While premiums continue to rise sharply for plans on the Affordable Care Act exchanges, premiums rose modestly for employer-sponsored plans, according to the 2017 Employer Health Benefits Survey by the Kaiser Family Foundation and the Health Research & Educational Trust.
The average premium for family coverage in the workplace in 2017 increased by 3 percent from a year ago, to an annual total cost of $18,764, according to the survey, which included more than 2,100 interviews with non-federal public and private firms. The amount of yearly increases appears to be leveling off, as this is the sixth consecutive year of small increases. Overall, average premiums for family coverage in the workplace have risen 55 percent since 2007, but at a slower 19 percent pace since 2012.
The average premium for single coverage increased by 4 percent to an annual total cost of $6,690.
The modest increases are in stark contrast to the 20 percent on average spike in premiums on the ACA exchanges. Analysts tell Kaiser Health News that they are surprised that premiums in the workplace haven’t risen higher as the economy improved, which they would have thought would have led to a jump in use of health services and health costs.
Drew Altman, chief executive of the Kaiser Family Foundation, it’s “health care’s greatest mystery” why health insurance costs have continued their slow pace even as the economy has picked up the past few years. “We can’t explain it.”
While overall premium increases remain modest, workers are picking up a greater portion of the tab — this year $5,714 for family coverage, about a third of total cost. However, average deductibles remained stable at $1,221. After doubling since 2010, the pace of increases may be leveling off.
“Increasing deductibles has been a main strategy of employers to keep premiums down and we will have to watch if this plateauing is a one time thing … or if this portends a sharper increase in premiums in future years,” Altman says. “It could be deductibles are reaching their natural limit or could be the tighter labor market” that’s causing employers to back off.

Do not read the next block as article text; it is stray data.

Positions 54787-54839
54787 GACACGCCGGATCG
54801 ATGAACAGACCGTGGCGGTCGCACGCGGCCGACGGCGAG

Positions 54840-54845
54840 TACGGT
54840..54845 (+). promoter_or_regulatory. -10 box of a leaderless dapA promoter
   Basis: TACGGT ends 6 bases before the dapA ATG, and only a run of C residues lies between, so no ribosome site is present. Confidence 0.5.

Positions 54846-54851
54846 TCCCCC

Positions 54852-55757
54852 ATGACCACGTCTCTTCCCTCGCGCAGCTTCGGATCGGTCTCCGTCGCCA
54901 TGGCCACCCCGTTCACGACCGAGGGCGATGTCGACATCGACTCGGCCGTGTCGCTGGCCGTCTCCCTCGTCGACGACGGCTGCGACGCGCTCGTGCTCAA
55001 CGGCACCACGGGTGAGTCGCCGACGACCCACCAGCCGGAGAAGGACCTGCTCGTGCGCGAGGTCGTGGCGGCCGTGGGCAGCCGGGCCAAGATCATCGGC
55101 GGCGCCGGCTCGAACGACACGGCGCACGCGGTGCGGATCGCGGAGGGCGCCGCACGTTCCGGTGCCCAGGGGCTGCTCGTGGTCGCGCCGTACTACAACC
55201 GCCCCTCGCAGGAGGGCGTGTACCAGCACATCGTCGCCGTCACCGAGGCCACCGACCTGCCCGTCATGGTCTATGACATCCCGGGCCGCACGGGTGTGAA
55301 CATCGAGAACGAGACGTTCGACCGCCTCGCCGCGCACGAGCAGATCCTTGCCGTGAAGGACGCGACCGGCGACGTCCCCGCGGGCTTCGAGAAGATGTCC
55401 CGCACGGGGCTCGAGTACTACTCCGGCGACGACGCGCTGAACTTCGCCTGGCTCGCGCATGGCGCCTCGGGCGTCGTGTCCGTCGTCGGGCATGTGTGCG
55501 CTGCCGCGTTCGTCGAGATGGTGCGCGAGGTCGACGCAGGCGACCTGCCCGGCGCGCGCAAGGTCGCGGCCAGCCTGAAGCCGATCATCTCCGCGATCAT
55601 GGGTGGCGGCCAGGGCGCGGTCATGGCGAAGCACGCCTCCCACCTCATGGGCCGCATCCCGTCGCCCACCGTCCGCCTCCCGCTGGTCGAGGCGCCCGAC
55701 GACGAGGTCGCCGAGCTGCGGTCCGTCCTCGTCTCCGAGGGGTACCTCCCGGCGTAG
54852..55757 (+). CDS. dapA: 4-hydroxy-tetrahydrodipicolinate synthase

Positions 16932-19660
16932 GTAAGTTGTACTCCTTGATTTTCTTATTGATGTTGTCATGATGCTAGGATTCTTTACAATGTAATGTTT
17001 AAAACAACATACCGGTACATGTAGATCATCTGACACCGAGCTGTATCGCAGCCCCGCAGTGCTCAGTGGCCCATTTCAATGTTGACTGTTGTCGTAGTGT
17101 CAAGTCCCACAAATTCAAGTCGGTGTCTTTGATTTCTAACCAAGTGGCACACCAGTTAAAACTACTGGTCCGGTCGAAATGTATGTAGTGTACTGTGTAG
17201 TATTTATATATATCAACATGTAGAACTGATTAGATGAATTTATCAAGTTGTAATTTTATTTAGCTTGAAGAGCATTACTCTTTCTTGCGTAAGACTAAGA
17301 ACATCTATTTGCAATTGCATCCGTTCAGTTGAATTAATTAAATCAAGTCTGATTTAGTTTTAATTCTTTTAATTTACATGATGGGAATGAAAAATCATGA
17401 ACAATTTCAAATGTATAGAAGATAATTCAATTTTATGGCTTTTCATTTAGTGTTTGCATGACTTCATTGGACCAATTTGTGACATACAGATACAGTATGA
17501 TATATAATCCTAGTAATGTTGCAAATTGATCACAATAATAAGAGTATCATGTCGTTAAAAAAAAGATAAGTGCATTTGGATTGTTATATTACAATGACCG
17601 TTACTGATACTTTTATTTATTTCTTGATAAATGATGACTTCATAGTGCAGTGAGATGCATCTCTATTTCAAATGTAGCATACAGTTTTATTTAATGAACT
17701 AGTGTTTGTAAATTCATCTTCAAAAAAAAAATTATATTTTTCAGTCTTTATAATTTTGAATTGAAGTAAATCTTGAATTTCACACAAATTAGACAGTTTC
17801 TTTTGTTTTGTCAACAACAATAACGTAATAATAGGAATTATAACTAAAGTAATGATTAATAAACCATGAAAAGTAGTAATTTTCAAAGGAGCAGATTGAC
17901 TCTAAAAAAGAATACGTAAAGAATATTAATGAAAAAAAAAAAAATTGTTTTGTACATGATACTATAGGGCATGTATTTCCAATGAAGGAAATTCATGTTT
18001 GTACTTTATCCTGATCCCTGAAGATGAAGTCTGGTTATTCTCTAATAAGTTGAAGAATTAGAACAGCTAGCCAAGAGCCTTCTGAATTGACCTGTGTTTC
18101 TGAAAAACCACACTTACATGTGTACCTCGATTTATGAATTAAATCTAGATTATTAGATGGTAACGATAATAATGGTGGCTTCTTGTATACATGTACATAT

Other key findings of the survey included:
The average annual premium for family coverage for covered workers in small firms ($17,615) is lower than the average premium for covered workers in large firms ($19,235).
The average annual premiums for covered workers in high-deductible health plans with savings options are lower for single coverage ($6,024) and family coverage ($17,581) than overall average premiums. The average premiums for covered workers enrolled in PPO plans are higher for single ($6,965) and family coverage ($19,481) than the overall plan average.
The average premiums for covered workers are lower in the South ($6,372 for single coverage and $18,038 for family coverage) than the average premiums for covered workers in all other regions. The average premium for family coverage for covered workers in the Northeast ($20,092) is higher than the average family premium for covered workers in all other regions.
The average premiums for covered workers vary across industries, with those in the retail industry being particularly low ($5,716 for single coverage and $16,920 for family coverage).
The average premiums for covered workers in firms with a relatively large share of younger workers (where at least 35 percent of the workers are age 26 or younger) are lower than the average premiums for covered workers in firms with a smaller share of younger workers ($5,922 versus $6,762 for single coverage and $16,893 versus $18,939 for family coverage).
Premiums also vary by firm wage level. The average premiums for covered workers in firms with a relatively large share of lower-wage workers (where at least 35 percent of workers earn $24,000 a year or less) are less than the average premiums at firms with a smaller share of lower-wage workers ($6,035 versus $6,739 for single coverage and $16,376 versus $18,942 for family coverage).
The average premiums for covered workers in firms with at least some union workers are higher than the average premiums for covered workers in firms without union workers ($7,183 versus $6,434 for single coverage and $19,885 versus $18,177 for family coverage).
There is also variation in premiums by type of firm ownership. For both single and family coverage, covered workers at private for-profit firms have lower average annual premiums than covered workers at public firms or private not-for-profit firms.